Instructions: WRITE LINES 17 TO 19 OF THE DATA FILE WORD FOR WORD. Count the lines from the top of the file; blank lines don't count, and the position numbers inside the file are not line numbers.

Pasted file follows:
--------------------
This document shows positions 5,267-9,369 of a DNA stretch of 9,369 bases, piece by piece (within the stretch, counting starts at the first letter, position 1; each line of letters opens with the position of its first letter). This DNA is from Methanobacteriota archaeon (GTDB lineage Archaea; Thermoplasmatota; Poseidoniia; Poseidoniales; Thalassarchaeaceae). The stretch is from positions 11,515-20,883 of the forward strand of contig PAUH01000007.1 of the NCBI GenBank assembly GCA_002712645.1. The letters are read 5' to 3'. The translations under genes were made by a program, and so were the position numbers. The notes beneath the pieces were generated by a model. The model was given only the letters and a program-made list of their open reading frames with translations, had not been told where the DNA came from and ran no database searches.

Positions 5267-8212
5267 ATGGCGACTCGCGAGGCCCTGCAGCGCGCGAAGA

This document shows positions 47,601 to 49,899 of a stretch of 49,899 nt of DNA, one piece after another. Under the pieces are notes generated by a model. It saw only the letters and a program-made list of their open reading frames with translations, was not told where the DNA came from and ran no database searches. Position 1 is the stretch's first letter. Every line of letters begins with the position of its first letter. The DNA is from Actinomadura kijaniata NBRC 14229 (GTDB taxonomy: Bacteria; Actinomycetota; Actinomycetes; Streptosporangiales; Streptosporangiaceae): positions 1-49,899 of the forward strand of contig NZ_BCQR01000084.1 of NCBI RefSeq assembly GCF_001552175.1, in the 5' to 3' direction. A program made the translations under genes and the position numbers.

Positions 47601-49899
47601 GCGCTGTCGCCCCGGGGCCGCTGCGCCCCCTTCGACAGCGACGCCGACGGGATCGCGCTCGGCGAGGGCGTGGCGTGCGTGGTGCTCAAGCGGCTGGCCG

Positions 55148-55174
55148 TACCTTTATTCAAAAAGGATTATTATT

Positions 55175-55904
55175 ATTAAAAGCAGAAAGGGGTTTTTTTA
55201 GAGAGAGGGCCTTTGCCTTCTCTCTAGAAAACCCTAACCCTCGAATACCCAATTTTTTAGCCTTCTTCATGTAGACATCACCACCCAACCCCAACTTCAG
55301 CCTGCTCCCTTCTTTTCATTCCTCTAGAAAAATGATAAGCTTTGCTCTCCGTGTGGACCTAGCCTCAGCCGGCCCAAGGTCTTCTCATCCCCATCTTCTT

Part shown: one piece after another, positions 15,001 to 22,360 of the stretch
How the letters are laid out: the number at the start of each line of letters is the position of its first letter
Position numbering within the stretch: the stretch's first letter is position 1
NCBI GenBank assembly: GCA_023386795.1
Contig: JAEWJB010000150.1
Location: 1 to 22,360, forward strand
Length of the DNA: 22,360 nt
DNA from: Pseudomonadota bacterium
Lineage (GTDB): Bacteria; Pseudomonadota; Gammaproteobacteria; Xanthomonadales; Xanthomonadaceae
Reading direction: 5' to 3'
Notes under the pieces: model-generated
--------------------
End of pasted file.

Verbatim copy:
Contig: JAEWJB010000150.1
Location: 1 to 22,360, forward strand
Length of the DNA: 22,360 nt